Official Cocktails in the USA
If your city was a cocktail, which one would it be? There seems to be a trend in America over the past seven years to designate each city an official cocktail that bears some historical connection to the area. Most recently, Louisville has jumped on the bandwagon and dubbed the Old Fashioned their Official Cocktail. The beverage is made with bourbon, sugar and bitters and was first documented in the 1881 Pendennis Club menu. It has been attributed to the city ever since and so is considered a fitting drink for the residents.
The city has further celebrated their cocktail by naming June 1st-14th Old Fashioned Fortnight. There are 34 restaurants and bars participating in the festivities by offering discounted drinks and special offers. You still have time to join in, so find the recipe on www.makemeacocktail.com and let us know what you think!
Louisville follows in the footsteps of towns such as New Orleans, who nominated the Sazerac as their Official Cocktail in 2008. It was the first city to claim a beverage officially and was designated by Louisiana legislation due to its supposed creation in the city in the 19th century. It is said that a New Orleans barman took an old cocktail and updated it, creating the now well-loved Sazerac. The drink contains rye whiskey, sugar, bitters and absinthe.
From then on, it seems there has been no stopping the US cities as they all clamour to have an official drink of their own. Washington D.C chose the Gin Rickey in 2011. It is named after Col. Joe Rickey who is said to have experimented with lime in his morning cocktail at a bar in Washington D.C. in 1883. It soon became the most popular gin cocktail in town. Thus the Rickey was born, along with Washington’s right to claim it as their own.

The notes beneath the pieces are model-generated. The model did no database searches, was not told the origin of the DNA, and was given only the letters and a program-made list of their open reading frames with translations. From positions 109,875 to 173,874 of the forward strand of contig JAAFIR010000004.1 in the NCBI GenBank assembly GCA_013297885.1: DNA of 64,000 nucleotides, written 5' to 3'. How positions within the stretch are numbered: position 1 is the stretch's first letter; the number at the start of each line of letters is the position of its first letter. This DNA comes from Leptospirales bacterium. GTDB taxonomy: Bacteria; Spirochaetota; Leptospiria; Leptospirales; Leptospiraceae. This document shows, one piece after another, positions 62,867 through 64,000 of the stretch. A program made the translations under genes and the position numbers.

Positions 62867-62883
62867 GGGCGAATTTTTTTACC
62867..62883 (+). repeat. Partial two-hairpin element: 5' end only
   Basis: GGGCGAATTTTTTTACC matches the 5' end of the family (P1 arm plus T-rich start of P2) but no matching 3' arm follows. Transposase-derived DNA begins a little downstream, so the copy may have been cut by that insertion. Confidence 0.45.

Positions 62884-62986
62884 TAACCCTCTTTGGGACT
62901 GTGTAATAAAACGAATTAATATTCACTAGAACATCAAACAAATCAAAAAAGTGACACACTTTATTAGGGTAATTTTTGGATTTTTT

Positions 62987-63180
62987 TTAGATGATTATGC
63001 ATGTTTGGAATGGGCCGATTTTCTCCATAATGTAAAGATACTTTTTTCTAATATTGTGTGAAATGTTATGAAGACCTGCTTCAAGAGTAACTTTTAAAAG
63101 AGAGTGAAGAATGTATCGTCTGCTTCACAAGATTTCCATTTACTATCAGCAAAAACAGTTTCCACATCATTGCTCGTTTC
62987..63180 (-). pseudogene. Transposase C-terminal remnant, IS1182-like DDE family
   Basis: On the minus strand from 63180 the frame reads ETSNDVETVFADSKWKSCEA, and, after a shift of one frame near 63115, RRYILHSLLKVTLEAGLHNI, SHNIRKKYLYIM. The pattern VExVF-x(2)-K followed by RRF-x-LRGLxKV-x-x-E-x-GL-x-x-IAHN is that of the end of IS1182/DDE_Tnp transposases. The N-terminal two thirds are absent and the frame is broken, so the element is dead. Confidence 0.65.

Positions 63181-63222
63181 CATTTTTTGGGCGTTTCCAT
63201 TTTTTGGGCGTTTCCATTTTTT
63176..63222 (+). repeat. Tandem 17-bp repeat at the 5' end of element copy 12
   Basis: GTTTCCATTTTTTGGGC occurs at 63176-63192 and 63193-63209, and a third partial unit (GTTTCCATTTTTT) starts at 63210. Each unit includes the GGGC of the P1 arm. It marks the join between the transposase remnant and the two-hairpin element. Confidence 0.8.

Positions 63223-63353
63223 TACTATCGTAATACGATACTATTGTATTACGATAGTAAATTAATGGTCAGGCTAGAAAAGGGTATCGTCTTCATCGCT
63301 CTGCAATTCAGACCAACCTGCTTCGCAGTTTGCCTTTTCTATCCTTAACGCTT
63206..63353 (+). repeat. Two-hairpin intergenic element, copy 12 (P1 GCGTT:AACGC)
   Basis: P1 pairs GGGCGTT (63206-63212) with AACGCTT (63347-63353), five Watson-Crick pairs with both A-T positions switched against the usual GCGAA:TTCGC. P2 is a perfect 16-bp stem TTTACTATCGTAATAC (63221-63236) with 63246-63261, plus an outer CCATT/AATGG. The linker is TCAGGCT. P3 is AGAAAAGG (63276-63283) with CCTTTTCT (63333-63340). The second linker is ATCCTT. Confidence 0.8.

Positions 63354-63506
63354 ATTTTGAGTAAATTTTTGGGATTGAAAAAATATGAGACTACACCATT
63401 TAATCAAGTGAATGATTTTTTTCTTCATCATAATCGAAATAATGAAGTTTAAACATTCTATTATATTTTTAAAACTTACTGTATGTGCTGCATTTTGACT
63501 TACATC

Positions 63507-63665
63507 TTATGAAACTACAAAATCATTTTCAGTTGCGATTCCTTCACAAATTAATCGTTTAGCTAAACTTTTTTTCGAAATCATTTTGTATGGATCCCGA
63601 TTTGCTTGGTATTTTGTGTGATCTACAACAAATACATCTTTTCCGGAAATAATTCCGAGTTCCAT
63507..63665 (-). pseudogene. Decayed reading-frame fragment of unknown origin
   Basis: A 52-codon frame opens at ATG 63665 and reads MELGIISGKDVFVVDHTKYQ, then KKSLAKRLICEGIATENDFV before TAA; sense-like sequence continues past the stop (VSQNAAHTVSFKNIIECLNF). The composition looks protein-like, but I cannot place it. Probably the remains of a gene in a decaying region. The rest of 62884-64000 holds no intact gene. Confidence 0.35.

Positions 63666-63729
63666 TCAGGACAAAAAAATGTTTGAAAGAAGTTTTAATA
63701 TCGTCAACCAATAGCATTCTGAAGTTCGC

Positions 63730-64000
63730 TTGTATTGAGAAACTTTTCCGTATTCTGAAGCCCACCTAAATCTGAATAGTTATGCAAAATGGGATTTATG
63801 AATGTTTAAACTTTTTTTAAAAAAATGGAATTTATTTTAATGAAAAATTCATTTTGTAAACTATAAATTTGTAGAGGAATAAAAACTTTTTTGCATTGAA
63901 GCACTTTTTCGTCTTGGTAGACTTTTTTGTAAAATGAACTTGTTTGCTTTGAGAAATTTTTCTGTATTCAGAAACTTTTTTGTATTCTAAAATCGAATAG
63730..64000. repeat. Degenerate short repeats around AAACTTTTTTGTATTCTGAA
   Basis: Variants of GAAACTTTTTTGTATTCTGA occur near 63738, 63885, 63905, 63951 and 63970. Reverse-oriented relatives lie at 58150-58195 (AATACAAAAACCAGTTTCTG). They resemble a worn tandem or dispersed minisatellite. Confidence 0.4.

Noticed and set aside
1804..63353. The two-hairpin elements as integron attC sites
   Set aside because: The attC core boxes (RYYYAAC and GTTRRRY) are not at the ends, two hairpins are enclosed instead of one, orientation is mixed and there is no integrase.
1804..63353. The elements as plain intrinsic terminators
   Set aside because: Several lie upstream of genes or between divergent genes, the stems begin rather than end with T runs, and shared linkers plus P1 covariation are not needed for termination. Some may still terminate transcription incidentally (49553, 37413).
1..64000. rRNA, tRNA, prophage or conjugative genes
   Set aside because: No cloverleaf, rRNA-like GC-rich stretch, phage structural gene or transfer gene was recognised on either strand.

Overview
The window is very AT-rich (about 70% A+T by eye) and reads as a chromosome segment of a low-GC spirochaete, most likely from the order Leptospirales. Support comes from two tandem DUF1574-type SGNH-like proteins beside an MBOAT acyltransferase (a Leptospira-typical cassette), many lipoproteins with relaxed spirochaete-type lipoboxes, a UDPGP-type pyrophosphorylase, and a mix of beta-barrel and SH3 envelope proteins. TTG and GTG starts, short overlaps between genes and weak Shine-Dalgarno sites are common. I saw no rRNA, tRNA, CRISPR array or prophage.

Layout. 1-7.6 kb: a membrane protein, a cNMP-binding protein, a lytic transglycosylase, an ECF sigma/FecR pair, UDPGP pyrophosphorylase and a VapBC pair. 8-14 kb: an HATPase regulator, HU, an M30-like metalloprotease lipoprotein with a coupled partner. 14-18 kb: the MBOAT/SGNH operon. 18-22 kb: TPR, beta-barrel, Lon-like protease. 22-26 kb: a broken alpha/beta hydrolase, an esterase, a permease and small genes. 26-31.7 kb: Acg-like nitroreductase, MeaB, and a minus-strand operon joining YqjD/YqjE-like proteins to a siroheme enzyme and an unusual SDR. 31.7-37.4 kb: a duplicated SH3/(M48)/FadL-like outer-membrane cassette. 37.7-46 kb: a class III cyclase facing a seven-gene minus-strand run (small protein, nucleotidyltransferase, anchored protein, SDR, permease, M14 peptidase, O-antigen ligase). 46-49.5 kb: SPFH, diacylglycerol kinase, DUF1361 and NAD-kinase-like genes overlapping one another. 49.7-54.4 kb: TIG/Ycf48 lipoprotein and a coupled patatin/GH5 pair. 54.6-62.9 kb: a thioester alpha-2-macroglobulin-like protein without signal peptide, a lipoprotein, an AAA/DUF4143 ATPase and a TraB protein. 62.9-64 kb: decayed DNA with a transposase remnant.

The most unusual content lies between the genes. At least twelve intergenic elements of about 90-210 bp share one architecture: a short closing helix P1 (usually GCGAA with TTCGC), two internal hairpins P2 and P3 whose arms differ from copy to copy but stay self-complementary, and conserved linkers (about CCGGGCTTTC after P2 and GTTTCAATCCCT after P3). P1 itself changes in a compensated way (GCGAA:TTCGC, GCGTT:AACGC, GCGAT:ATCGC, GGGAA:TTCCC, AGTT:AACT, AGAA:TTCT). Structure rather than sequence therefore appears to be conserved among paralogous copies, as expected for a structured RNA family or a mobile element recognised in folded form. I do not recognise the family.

In 2014, a barman in San Francisco started a campaign to make the Pisco Punch the Official Cocktail for their golden-gated city. The beverage, made with grape spirit (Pisco), pineapple, gum syrup and bitters, has some tenuous connection with the city due to the import of Pisco and pineapple in the 1830s.
Of course, there are hundreds of cocktails that have been attributed to certain states and cities without becoming “official”. There is the New York cocktail, and then one for each of its boroughs. When in Alabama, you must try an Alabama Slammer. You cannot visit Arkansas without sipping on an Arkansas Razorback and don’t even think of taking a trip down the river without trying a Mississippi Punch. When in town, try a Rhode Island Red and you cannot skip through Vermont without a taste of an Old Vermont. With over 20,000 cities in North America, this sounds like the start of a very long drinking game!
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